Clear the minefield of disappointing A-levels
Not all students will be so happy this week
Exam results will bring heartbreak to many this week but a clearing expert passes on his top tips to Jane Wild
FORTY-THREE thousand students gain admission to university through clearing each year, a process that begins the day the A-level results are announced.
This largely consists of students who failed to get the grades they expected.
Calling universities to find out what courses are available and making quick decisions about the next three years can be a frantic experience for which many are unprepared.
Mark Bickerton, director of student recruitment at London Metropolitan University has been in the job 18 years, offers advice on how to deal with disappointing grades.
• “First, phone the university you originally wanted.
“If you are one grade short, for example if you received A, B, B, instead of A, A, B, they might still accept you.
“If there is a big difference in your grades it is quite likely they won’t.
“If that doesn’t work you need to sit down, think and perhaps ask yourself if you still want to do the subject. Try to find courses at other universities.”
• “When you call the university, find out as much information about the course as you can.
“Have your CV printed up so you can refer to it easily.
“They will give you advice and then will probably transfer you to someone else for an interview over the phone.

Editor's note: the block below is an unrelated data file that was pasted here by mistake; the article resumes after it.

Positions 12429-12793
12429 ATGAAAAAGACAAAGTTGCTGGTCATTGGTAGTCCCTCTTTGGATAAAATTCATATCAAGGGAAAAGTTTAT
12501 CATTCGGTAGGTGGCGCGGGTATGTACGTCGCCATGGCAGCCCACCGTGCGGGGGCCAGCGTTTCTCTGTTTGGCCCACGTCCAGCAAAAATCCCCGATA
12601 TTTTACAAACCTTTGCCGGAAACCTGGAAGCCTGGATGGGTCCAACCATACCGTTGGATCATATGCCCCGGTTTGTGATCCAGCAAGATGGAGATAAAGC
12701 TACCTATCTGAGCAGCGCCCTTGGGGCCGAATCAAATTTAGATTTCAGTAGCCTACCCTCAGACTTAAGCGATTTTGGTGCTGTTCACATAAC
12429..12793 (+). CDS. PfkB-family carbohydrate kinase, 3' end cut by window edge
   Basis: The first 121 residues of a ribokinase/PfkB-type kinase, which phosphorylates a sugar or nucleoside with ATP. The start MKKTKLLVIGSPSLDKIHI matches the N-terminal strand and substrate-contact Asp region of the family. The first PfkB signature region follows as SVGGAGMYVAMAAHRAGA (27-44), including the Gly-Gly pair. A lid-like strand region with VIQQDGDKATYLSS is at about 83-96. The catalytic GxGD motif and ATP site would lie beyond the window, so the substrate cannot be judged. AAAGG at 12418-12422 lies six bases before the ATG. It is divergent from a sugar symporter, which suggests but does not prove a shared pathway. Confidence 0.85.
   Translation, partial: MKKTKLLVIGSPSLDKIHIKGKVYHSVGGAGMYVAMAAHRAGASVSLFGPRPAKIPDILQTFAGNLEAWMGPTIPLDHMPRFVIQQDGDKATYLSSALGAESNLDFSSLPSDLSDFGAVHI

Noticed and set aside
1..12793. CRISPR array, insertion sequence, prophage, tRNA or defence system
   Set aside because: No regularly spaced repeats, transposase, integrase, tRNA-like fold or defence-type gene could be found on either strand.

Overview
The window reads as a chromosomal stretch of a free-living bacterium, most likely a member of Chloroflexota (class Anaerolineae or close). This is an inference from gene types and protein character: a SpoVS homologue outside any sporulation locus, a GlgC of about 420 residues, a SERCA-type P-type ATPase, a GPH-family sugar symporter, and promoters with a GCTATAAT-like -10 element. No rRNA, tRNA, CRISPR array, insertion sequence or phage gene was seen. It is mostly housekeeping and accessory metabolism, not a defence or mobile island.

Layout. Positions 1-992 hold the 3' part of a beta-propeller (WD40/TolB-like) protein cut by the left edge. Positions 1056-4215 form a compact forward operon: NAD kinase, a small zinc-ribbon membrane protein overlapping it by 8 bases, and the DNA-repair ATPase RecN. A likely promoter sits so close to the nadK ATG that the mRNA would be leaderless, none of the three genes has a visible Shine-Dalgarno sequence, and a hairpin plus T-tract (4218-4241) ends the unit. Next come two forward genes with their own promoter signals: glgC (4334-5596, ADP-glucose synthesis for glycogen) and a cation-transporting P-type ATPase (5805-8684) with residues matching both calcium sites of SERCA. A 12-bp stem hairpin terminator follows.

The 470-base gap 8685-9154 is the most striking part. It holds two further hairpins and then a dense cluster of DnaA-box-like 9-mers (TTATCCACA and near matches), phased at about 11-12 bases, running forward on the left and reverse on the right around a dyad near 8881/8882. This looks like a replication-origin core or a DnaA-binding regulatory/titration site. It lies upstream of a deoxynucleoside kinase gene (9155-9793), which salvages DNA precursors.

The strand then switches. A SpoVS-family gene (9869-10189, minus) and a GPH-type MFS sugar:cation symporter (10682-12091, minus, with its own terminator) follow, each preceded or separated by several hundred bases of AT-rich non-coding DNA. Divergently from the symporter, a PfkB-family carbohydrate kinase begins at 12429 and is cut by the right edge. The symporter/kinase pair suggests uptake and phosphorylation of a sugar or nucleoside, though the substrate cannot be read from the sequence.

“For a lot of 18-year-olds this will be a new experience so it’s a good idea to practice first with your parents or friends.
“If your A-level results aren’t so good, talk about work experience, extra-curricular activities, travelling or hobbies.
“Be impressive, ask questions in your interview and if you’re worried, draw up a list before you call.
“People like me are looking for students who have done things, so if you were part of a team, tell me what your role was and what you did.
“If you travelled somewhere unusual or did work experience, tell me about what you did. Be nice and confident, not shy and boring. If you’re offered a place, don’t feel you have to accept it straight away. Make sure you consider it carefully.”
• “Make a shortlist of 10 courses open to you and then think about what you really want to do.
“Be sensible about the shortlist, if you didn’t get the grades you expected, don’t look at courses at Oxford or Cambridge.
“There is a 90 per cent chance that you will get a place during clearing.
“And if you don’t get a place, there are other options in life: a gap year, changing subjects, changing careers, work or a foundation degree. Most people change careers during their lives – life moves on, people change.”
• “Once you’ve decided on a course, visit the university, especially if you live in London and it’s a university in the capital. See if you like the look of it, get a feel for whether you can fit in and also see how easy it is to get there.
“Practical issues are important too.
“It’s not just about the course, it’s about the entire lifestyle.”